What does the largest international youth football tournament in the southern hemisphere require? A lot of referees.
Approximately 180 registered referees have been officiating all week in the nation’s capital for the prestigious Kanga Cup competition. This includes 150 Canberra referees and the rest made up of 30 referees from other states and overseas.
The heavy workload that the Kanga Cup referees endure sees them officiate 3-5 games a day, which is a lot of whistle-blowing and running.
15-year-old Bronte is a local female junior referee who is enjoying her first Kanga Cup refereeing experience.
“It’s been really fun,” Bronte said. “It definitely gives us the chance to perfect our skills and have games constantly and have refs from Queensland that give us their point of view.”
The intense tournament schedule compared to local competition is something Bronte is not used to, but she has found it very rewarding.
“On a weekly basis you get maybe two games and then with Kanga Cup you are getting five games a day,” she said. “It’s definitely a lot more work, but in terms of skills, meeting new people and learning from other people it has been really good.”
Despite the rigorous activity that occurs on a day-to-day basis, Bronte mentioned that all of the referees have come together to create a family-like atmosphere.
“There is a family-build within refereeing,” she said. “We are all a team, you could have met each other that first 20 minutes before a game, but as soon as you hop on that field, you guys are united as a team and are always backing each other up and never feel alone.
“If you aren’t sure of anything, someone is there to back you up and help you out.”
Bradley, (17), is a referee from New Zealand and he said that the experiences throughout the tournament have been different from what he’s used to back home.
“It is completely different,” Bradley said. “There are good teams, good players, and it is a bit more challenging than back home.”
“All the refereeing coaching you get, it is unique compared to New Zealand coaching, the atmosphere is just great and we have had a lot of support.”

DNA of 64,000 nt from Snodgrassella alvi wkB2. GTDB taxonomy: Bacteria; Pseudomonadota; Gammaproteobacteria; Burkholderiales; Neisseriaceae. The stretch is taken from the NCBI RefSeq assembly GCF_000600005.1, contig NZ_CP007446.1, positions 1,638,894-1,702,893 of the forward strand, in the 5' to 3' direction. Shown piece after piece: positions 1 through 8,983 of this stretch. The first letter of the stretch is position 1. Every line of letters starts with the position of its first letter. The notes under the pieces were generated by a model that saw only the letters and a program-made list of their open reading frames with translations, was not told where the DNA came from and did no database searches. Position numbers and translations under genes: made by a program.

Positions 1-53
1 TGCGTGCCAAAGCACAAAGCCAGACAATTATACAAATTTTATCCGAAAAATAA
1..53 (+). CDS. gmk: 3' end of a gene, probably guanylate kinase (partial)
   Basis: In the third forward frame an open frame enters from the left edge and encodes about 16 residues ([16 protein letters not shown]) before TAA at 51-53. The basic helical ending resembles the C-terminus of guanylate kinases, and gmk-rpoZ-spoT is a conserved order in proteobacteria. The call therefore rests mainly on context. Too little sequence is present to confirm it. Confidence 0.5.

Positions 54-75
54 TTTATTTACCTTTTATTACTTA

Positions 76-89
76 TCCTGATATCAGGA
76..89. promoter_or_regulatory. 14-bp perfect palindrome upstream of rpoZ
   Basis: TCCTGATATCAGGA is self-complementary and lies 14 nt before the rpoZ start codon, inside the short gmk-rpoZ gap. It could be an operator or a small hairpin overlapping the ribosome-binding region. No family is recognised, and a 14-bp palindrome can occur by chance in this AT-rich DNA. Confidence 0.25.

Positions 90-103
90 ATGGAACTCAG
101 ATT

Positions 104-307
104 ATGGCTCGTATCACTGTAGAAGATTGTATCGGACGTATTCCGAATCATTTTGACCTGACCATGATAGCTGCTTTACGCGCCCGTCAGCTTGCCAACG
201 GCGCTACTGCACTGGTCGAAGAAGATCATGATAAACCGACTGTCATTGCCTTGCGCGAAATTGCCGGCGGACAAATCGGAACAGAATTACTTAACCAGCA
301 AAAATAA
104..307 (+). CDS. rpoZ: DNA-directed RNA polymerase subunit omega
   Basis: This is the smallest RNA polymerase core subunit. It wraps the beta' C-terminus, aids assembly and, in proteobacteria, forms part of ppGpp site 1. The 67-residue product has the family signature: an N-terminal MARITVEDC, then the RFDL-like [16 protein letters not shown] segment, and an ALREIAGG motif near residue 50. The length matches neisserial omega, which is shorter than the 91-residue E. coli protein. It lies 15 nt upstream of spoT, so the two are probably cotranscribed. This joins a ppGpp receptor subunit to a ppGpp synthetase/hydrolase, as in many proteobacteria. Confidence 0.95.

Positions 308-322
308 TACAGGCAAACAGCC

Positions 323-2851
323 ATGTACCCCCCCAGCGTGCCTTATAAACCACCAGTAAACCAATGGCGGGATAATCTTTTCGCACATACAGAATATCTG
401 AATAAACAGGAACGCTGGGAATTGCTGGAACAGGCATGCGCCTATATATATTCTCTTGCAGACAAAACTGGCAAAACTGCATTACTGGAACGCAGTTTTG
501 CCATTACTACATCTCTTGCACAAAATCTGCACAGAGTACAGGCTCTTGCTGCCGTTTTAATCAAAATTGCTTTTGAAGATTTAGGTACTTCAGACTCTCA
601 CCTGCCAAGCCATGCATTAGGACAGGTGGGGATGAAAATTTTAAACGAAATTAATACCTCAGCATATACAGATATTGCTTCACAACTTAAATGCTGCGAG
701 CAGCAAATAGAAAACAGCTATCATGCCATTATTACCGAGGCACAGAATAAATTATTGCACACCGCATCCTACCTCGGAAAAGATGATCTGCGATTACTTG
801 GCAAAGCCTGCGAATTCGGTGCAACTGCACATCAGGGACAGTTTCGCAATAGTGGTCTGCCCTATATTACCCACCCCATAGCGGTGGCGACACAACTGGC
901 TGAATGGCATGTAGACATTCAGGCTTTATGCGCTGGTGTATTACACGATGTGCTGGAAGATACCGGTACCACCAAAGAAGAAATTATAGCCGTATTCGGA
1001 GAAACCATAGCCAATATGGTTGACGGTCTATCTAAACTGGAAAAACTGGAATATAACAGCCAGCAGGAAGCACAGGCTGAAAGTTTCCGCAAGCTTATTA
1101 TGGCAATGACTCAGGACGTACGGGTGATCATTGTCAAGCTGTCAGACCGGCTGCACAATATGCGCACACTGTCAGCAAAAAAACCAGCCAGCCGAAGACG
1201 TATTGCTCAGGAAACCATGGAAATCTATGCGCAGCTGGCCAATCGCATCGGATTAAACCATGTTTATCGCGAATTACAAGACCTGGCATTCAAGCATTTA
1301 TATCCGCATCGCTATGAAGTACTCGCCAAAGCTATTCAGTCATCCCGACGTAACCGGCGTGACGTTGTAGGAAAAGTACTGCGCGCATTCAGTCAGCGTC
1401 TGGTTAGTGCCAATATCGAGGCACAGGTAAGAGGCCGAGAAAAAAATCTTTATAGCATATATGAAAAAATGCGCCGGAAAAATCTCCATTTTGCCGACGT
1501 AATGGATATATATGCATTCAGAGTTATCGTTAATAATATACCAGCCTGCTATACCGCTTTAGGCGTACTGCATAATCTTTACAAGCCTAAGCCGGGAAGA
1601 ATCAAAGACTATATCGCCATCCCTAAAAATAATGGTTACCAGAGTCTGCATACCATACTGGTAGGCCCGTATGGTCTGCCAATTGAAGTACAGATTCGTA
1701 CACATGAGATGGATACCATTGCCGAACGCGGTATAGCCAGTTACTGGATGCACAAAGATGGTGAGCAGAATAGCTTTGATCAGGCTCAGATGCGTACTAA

While it is only his third year of refereeing and only his first Kanga Cup, learning has played a huge role for Bradley during his time on the field.
“You have to learn the proper positioning as a referee,” he said. “I struggled with that at the start, but now I have completely nailed it down through all the coaching I have received.”
Refereeing three matches a day is something he is not used to, however, he has found it enjoyable and talked about the importance of developing a strong mentality.
“It is challenging, once you get to the third game you are a bit buggered, but it’s all fun, you keep going,” he said. “The morning you get your appointments, you prepare for it and with your breaks in-between, you make sure to warm down.”
Adam Powers is the referee director for Capital Football and the Kanga Cup and he said that initially, it is difficult to find the required numbers prior to the start of the tournament.
“It can be really hard,” Adam said.
“It’s school holidays on a local level so we normally aim to get between 150 and 200 local referees from a pool of about 300 plus local referees that we aim to recruit to work the week.”
Outside of Australia, the Kanga Cup has had a long-standing connection with the Auckland Football Federation to bring referees to the Kanga Cup.
Seeing junior referees like Bronte and Bradley enjoying their time at the Kanga Cup is something Adam is very pleased about.
“It’s great to see,” he said. “Especially for our local referees, it is a great development opportunity because they earn money during the week, they also get additional coaching that they might not get at their local junior club.
“They get to meet some of our senior referees and potentially meet some of the international and interstate referees that bring a different perspective of refereeing.
“It’s great to see by the end of the week, come grand final day the smiles on the referees knowing they have put in a good performance and are enjoying themselves.”